A first-year algebra student’s curiosity about factorials of negative numbers became a starting point for an extended discovery lesson into territory not usually explored in secondary school mathematics.
Engage with presenters as they discuss assessment and rubrics designed to measure secondary teachers’ mathematical habits of mind.
Work in secondary mathematics education takes many approaches to content, pedagogy, professional development and assessment. This session aims to illuminate the richness of hte content of secondary mathematics and the field of secondary mathematics education by sharing two such approaches and reflecting on the differences and commonalities between the two.
From the perspectives of Graduate Research Assistants (GRAs), this study examines the design and implementation of a simulated teaching environment in Second Life (SL) for prospective teachers to teach algebra for diverse learners. Drawing upon the Learning-for-Use framework, the analyses provide evidence on the development of student avatars in construction and role-playing activities. The study reveals challenges, procedures, and suggestions for future simulations. This study also calls for research efforts toward preparing mathematics teachers for cultural diversity.
This study examines the design and implementation of a simulated teaching environment in Second Life for prospective teachers.
A symmetric polynomial is a polynomial in one or more variables in which swapping any pair of variables leaves the polynomial unchanged. For example, f(x, y, z) = xy +xz + yz is a symmetric polynomial.
A symmetric polynomial is a polynomial in one or more variables in which swapping any pair of variables leaves the polynomial unchanged. For example, f(x, y, z) = xy +xz + yz is a symmetric polynomial. If we interchange the variables x and y, we obtain yx + yz + xz, which is the same as f(x, y, z); likewise, swapping x and z (or y and z) returns the original polynomial. These polynomials arise in many areas of mathematics, including Galois theory and combinatorics, but they are rarely taught in a high school curriculum. In this article, we describe an application of symmetric polynomials to a familiar problem in coordinate geometry, thus introducing this powerful tool in a context that is accessible to high school students.
The Concord Consortium has developed 19 activities for teaching and learning algebra that are available online or as an app for iPad or Android tablet computers. These activities—which cover a variety of algebra topics, from linear equations to transformations of functions—help students develop skills creating and using algebraic functions and graphs to solve problems.
The Concord Consortium has developed 19 activities for teaching and learning algebra that are available online or as an app for iPad or Android tablet computers. These activities—which cover a variety of algebra topics, from linear equations to transformations of functions—help students develop skills creating and using algebraic functions and graphs to solve problems. Hints and scaffolds support learners who need help.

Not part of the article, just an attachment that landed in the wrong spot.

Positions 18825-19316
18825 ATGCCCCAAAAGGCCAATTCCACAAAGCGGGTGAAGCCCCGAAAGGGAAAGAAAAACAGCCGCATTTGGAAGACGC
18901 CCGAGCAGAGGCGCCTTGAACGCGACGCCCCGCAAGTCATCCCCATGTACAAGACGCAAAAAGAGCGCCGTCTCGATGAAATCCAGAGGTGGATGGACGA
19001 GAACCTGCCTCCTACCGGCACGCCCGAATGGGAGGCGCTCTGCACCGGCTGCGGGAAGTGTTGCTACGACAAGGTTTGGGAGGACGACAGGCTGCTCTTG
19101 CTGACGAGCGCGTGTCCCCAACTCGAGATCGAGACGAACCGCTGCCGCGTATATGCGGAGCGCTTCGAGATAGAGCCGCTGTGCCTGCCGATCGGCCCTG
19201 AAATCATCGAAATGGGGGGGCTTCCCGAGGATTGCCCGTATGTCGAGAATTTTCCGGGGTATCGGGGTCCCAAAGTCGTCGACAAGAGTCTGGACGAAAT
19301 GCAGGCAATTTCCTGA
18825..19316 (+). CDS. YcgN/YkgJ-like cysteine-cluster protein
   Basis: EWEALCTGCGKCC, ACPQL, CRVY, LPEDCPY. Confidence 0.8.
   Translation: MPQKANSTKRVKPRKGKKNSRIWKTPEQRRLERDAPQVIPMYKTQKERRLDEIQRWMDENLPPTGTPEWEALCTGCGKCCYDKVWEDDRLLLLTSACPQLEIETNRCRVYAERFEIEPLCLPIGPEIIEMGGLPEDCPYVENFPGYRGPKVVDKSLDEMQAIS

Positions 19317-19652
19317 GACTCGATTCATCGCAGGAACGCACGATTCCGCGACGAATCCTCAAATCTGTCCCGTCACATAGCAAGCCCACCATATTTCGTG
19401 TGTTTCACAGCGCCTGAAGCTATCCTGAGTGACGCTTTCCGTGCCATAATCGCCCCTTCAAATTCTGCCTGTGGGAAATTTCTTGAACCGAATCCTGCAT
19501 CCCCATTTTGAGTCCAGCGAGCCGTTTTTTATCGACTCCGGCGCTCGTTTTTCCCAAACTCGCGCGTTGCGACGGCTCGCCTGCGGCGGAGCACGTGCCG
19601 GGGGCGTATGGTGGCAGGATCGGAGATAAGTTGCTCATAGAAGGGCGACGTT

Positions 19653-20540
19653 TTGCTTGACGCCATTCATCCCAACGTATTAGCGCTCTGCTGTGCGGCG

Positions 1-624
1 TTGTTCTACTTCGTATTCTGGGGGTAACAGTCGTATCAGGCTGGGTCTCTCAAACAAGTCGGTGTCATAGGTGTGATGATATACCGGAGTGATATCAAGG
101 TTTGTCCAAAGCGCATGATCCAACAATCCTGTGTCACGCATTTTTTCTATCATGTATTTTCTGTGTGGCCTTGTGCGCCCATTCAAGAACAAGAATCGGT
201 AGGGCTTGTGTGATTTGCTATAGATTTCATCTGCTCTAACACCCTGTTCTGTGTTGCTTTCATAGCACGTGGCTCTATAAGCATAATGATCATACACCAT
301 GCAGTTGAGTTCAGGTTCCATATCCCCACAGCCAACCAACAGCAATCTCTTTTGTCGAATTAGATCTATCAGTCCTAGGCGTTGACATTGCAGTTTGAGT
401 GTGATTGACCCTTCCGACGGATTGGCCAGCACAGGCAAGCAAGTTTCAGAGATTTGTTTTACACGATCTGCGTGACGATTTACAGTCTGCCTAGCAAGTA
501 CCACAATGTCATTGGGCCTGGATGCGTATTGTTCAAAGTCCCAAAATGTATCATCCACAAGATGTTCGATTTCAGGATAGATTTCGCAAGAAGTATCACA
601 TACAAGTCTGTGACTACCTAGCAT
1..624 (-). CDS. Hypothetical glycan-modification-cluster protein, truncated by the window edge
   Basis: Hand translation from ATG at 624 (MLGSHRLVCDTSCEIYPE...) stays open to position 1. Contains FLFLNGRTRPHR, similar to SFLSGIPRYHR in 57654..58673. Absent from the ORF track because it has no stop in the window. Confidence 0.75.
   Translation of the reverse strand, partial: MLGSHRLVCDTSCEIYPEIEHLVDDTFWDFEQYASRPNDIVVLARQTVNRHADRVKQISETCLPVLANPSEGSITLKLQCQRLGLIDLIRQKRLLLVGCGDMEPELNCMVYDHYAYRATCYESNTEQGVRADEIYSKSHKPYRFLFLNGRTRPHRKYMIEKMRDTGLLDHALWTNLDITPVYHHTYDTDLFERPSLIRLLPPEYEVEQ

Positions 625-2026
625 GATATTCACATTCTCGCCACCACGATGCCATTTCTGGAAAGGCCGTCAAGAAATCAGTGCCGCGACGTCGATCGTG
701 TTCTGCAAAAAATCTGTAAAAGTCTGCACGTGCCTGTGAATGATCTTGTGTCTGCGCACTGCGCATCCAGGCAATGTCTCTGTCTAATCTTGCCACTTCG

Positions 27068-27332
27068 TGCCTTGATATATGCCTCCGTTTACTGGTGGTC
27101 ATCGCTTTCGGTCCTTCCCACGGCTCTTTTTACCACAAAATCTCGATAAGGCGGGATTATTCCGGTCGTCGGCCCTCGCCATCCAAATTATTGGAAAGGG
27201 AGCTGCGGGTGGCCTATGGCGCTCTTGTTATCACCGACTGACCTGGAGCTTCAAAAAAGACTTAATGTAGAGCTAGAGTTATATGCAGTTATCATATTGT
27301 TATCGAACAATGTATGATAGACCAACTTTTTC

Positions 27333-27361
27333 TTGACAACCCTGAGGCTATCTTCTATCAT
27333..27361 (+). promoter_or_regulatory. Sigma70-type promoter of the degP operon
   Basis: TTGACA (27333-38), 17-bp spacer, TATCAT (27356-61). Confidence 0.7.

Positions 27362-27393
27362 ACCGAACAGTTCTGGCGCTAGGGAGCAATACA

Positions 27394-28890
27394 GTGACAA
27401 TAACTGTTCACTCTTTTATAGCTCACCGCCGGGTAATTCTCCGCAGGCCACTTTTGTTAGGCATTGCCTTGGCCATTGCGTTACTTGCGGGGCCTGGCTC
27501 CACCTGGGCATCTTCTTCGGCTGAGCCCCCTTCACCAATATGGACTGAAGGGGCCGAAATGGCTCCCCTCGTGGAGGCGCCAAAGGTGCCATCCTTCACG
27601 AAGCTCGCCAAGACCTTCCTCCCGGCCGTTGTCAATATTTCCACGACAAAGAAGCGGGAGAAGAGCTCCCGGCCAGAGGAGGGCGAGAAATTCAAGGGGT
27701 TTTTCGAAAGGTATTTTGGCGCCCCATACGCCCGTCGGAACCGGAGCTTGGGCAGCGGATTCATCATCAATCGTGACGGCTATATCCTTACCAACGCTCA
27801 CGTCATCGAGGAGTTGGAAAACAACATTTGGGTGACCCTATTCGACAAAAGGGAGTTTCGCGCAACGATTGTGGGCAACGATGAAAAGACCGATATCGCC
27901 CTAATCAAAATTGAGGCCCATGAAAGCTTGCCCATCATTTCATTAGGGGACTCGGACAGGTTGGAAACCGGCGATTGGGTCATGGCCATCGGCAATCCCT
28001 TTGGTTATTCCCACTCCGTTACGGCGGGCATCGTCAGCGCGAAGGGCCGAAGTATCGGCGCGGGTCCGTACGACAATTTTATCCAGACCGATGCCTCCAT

How do we encourage referent-based mathematical argumentation without encouraging students to request that examples accompany otherwise viable arguments? Assessment concerns are explored and discussed.
The LAMP project has developed a sequence of lessons in a hypothetical learning trajectory that targets students’ ability to write viable arguments in algebraic contexts. Most of the lessons encourage students to produce a referent (e.g., variable expression or equation, generic example, diagram) as the foundation of their argument. Students come to the lessons with a predisposition for example production in support of their claims and to augment arguments.
Learn about three projects centered on algebraic habits of mind: a puzzle-centric curriculum for middle school and at-risk algebra students, professional development on the Standards for Mathematical Practice, and an assessment for teachers.
Algebraic habits of mind, at the core of five of the Standards for Mathematical Practice, become both a potent and appealing intervention for at-risk algebra students and a solid prevention-model middle-school course either to accelerate algebra or to ensure success in a later algebra course. The session focuses on the habits of mind in that context, in related professional development work that addresses the Standards for Mathematical Practices, and on assessment of algebraic habits of mind in teachers.
Participants and the presenters will discuss their experiences—including releasing free and paid apps—and provide suggestions to others for successfully reaching many users.
Over a period of five years the SmartGraphs project developed HTML5 software for teaching and learning STEM subjects that make use of line graphs and scatter plots. SmartGraphs activities help students understand the “story” represented by a graph. The project created dozens of activities for algebra, physical science, and other STEM subjects, as well as an authoring system allowing non-computer-programmers to create and disseminate free online activities.
Participants provide feedback on a preliminary paper-and-pencil assessment of secondary teachers’ mathematical habits of mind (MHoM) and use classroom video to examine MHoM in practice.
In Assessing Secondary Teachers’ Algebraic Habits of Mind, the project team is developing tools to study the following questions: What are the mathematical habits of mind (MHoM) that secondary teachers use, how do they use them, and how can we measure them?
In this session, presenters share a paper-and-pencil assessment being developed to measure how teachers use MHoM when they do mathematics for themselves. The presenters also share classroom video and a preliminary framework for examining MHoM in teaching practice.